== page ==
1918 to1919: Polish - Ukrainian War. https://en.wikipedia.org/wiki/Polish%E2%80%93Ukrainian_War.

1920: Jaroslaw County was formed to include Cieplice. Sieniawa was gmina (community). [12]

1940 - 1944: While under German occupation, Cieplice was designated the Gmina (community) of Sieniawa and Adamowska. "After the Second World War the city remained part of Poland. Poland's communist government expelled most of Jarosław's Ukrainian population, at first to Soviet territories and later to territories transferred from Germany to Poland in 1944-45." [13] "In 1945, 2091 residents from 482 homes were displaced to Ukraine." (Translated from Polish to English) [14]

1939 - 1945: Cieplice, Lwów, Distrikt Galizien, Polen "The Second Polish Republic, established in 1918, existed as an independent state until 1939, when Nazi Germany and the Soviet Union destroyed it in their invasion of Poland at the beginning of World War II. Millions of Polish citizens perished in the course of the Nazi occupation of Poland between 1939 and 1945 as Germany classified ethnic Poles and other Slavs, Jews and Romani (Gypsies) as subhuman. Nazi authorities targeted the last two groups for extermination in the short term, deferring the extermination and/or enslavement of the Slavs as part of the Generalplan Ost ('General Plan for the East') conceived by the Nazi régime. A Polish government-in-exile nonetheless functioned throughout the war and the Poles contributed to the Allied victory through participation in military campaigns on both the eastern and western fronts. The westward advances of the Soviet Red Army in 1944 and 1945 compelled Nazi Germany's forces to retreat from Poland, which led to the establishment of a communist satellite state of the Soviet Union, known from 1952 as the Polish People's Republic." [15]

Arrest of innocent people, torture and murder of Ukrainians in Cieplice; murder and robbing of innocent Ukrainians traveling to the Soviet Union by "Bandits": https://www.apokryfruski.org/kultura/nadsanie/cieplice/:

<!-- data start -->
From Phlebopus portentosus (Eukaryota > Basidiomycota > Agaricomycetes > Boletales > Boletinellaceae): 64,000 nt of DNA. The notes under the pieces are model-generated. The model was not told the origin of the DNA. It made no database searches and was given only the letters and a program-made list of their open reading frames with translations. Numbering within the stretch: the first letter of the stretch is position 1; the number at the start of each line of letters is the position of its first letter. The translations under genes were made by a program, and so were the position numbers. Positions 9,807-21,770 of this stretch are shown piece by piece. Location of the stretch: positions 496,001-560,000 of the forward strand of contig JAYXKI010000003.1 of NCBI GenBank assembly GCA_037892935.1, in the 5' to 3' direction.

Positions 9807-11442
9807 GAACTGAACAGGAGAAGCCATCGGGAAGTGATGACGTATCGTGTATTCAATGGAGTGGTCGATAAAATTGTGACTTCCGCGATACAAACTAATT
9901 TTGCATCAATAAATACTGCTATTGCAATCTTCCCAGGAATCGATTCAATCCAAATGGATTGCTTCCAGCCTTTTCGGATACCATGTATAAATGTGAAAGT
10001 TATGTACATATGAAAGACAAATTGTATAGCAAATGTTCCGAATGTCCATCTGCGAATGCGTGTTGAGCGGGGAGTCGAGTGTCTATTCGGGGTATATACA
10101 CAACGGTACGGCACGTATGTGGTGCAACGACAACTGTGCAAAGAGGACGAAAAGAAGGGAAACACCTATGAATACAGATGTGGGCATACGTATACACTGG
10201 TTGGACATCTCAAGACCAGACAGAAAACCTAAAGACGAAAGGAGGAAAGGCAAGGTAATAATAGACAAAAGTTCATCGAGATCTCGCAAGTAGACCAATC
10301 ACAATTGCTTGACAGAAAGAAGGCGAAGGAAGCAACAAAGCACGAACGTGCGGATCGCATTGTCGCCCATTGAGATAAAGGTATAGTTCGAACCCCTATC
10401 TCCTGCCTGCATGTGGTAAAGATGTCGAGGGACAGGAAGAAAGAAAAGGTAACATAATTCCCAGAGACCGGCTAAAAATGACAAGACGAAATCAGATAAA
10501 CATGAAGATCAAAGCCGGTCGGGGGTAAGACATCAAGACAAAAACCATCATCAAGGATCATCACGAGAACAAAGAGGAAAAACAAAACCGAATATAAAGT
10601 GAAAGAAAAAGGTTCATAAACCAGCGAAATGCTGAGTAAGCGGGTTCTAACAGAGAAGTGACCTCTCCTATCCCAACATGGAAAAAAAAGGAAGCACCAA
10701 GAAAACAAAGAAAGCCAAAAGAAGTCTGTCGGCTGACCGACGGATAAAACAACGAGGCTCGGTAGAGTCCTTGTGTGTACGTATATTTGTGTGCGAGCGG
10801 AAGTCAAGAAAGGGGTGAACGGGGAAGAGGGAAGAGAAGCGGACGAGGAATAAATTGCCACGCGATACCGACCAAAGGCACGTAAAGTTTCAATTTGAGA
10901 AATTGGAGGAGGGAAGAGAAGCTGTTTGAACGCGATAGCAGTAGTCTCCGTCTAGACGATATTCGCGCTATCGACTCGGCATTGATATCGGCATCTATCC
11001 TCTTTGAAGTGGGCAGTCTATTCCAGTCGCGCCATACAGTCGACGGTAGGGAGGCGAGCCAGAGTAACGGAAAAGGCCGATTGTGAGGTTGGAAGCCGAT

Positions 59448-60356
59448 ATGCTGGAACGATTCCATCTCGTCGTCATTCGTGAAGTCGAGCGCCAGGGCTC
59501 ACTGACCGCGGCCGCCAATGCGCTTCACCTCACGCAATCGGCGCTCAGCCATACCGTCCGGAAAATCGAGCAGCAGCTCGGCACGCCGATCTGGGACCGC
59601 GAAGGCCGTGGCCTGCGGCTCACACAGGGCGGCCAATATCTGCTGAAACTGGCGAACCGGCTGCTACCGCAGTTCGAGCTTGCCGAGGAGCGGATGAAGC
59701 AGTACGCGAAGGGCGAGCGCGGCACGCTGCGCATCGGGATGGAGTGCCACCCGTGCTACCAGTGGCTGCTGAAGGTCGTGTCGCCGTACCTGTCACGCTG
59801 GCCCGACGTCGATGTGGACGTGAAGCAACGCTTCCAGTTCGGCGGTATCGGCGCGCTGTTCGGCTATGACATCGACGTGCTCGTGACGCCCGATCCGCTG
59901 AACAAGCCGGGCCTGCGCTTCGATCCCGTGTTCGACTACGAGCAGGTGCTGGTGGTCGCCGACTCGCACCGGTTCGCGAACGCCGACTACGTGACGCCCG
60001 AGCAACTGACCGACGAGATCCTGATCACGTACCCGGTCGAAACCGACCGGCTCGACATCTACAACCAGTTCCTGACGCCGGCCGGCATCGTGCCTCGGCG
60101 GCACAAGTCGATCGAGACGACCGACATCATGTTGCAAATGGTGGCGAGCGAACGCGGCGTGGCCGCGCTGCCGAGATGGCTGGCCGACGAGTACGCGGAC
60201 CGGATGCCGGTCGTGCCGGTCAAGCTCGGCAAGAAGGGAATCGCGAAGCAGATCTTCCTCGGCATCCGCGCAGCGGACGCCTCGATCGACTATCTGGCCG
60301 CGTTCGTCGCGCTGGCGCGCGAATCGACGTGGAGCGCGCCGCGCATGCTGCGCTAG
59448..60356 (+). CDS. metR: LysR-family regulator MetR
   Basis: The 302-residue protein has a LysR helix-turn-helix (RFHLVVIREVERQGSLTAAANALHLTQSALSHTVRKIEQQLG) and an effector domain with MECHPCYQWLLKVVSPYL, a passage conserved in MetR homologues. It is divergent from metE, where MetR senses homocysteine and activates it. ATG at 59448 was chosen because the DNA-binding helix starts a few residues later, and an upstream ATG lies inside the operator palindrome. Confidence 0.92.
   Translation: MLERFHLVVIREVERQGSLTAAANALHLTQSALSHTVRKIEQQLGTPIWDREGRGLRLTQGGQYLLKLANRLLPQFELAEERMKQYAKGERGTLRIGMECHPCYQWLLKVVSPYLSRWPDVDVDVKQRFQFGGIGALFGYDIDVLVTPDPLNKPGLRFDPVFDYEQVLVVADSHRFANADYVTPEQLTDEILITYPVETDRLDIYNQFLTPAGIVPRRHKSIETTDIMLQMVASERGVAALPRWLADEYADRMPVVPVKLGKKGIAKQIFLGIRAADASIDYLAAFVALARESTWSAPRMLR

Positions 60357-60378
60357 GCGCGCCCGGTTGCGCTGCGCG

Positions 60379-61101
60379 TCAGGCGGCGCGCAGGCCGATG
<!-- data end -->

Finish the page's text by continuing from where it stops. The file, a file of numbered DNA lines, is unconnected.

"Murder of Ukrainian s fragment of the translation into Polish J. Tepłyckiego information about the murder of Ukrainians in the village of Teplice, set out in the "Jarosławszczyzna and Zasiannia" 1986. [...] To these two groups of bandit [from Majdan Sieniawski and villages around Dąbrowicy - BH] in the planned actions have joined helpers who just robbed, and hunted spoils. In just such a reinforced "seasonal meals' composition of the bandit group had cut the trunk of the Ukrainian population Piskorowice. And it began with the arrest of completely innocent people in Teplice. The victims were: Mykhailo Kwik (Gilar), Senko Łeszak, Mykhailo Łeszak (Komaniw), Stefan Worobel brother Oleksy, Oleksa Fedirko, Ilko Pich, brothers and Andriy Mykola HYS, Oleksa Harpul Mykhailo Szegda, Mykola Fedirko (Medic). From this group died in prison Oleksa Fedirko, Mykhailo Łeszak (Komaniw), Jurko Szegda and Mykhailo Fedirko (Medic). Other times the same bandits arrested in Teplice peasants following: Ivan Wołczasty (Kalyn), Ivan Smith, Petro and Ivan Wołos Pazuniak of Adamówki. In 1945, he returned home only Petro Wołos, but soon died. Others died without a trace (...) Ivan Karchut saved from death escape. In March 1945,., Poland gang attacked the hamlet Teplice - Wołczaste and there cruelly tormented, then killed 24 people. After a few days attacked Teplice. They died if Stepan Zubyk, Fedko Rudyk with cover Oleks Wołos (Gradus) Kateryna Kwik (Gilarka), brothers Kost 'and Myhaylo Nahirni, Tymko Sopiłka, Denys Czornejko Dmytro Szegda (Smal), Ivan Rudianyn Mykola Paszkowski (Popyk) Nestor Paranycz Mykola Mokrycki, Ivan Grod, Maria Grod, Oleksa Sigmund, Dmytro Pisieczko, Pavlo Puchta, Ivan Nahirnyj, Mykhailo Szegda, Mykhailo Cuper, Petro Worobel Sylvester Paszkowski, Nastia Kwik, the whole family Mokryckich - Ivan, Maria, Anna, Vasyl, Mykhailo and Jaroslaw. At the hamlet Szegdy Poles hacked with an ax Mykhaylo Szegda. In 1945. Polish gang attacked the hut old Ivan Karchuta and beat him so that he died after a few days. Nicholas Wos brats with their colleagues from the February murder of Ivan Hill in the forest Gypsy "Brown" near Teplice. [...] [...] the summer of 1945. Anna came back from Hamburg Mołyń, got off the train in Leżajsk and went across country to his village. Along the way it caught the Poles Brzyski Will, robbed of everything, and then took him to the forest, where the tops of two trees flexion, tied to the girl and tore them in two. Then the Poles killed two brothers Łohina wife and their bodies thrown into the river. Likewise perished: Vasyl Karchut - brother Stephen of Gypsy Hill, Andriy Zin, Ivan Pyłypeć. The brothers Ivan and Vasily Castles Lizhensk after arriving, they decided to take a cart of Teplice. Vasyl went after her. When he returned to Lizhensk brother he was dead. They shot him Poles. [...] Teplice, in M. Siwicki, History of Polish-Ukrainian conflict, Vol. III, Warsaw 1994, pp. 224-226."